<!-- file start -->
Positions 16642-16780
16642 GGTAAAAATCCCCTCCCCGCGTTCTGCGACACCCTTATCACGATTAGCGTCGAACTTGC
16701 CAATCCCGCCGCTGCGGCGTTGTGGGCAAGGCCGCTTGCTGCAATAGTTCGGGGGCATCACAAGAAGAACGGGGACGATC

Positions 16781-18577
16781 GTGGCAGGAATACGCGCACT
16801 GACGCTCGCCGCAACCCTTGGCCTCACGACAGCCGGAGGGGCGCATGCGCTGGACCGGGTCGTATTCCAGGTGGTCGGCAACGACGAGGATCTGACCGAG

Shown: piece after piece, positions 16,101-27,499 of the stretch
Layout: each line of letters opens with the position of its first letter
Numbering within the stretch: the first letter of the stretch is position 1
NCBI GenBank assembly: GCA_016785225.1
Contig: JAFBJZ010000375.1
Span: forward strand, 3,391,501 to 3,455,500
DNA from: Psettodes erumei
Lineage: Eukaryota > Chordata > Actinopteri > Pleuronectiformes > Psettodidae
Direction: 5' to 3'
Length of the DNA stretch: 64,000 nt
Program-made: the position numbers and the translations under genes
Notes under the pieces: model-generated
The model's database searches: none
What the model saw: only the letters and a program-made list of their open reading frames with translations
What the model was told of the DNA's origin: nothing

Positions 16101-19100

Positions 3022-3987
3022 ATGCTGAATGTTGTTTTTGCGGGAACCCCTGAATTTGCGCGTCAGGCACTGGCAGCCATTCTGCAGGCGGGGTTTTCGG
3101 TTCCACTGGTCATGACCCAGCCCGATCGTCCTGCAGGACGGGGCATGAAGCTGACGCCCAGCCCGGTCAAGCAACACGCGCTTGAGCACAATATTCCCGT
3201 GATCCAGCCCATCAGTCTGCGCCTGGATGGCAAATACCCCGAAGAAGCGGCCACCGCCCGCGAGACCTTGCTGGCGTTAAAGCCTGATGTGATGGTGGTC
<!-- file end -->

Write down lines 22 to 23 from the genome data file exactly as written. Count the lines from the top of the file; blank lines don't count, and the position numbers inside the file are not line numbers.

Positions 16101-19100

Positions 3022-3987